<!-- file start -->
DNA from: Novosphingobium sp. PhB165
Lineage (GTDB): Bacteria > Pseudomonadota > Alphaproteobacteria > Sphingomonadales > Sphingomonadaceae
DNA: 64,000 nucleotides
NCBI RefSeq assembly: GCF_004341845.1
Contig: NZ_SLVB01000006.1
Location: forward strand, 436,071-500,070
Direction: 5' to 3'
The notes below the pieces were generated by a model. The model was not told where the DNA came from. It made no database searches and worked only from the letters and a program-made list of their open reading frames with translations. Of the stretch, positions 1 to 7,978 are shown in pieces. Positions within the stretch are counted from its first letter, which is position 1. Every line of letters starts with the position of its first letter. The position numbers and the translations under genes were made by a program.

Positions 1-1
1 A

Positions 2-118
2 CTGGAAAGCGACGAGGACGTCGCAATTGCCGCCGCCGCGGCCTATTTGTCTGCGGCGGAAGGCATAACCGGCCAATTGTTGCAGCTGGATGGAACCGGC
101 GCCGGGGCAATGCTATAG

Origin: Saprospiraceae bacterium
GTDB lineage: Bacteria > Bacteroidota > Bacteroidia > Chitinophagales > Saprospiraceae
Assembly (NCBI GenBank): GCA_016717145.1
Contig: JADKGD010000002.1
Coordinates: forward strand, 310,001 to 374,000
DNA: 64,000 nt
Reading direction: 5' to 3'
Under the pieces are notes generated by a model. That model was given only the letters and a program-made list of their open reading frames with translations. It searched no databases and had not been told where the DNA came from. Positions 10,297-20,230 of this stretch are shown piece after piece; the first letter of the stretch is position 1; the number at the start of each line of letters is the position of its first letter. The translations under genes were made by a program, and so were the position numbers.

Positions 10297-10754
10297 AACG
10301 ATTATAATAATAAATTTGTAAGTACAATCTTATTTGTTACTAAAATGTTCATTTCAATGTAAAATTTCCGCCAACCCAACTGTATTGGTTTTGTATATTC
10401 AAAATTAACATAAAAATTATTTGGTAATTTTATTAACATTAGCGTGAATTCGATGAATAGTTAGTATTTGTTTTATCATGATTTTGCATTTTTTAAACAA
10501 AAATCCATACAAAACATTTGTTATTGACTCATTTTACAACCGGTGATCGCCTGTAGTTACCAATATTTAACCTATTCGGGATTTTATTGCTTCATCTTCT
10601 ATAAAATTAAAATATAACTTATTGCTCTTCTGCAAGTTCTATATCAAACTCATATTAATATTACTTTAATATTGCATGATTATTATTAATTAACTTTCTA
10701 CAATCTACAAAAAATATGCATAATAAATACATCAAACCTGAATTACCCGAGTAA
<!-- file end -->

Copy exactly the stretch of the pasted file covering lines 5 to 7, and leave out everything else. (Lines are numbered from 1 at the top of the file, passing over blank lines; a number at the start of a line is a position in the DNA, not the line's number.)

Contig: NZ_SLVB01000006.1
Location: forward strand, 436,071-500,070
Direction: 5' to 3'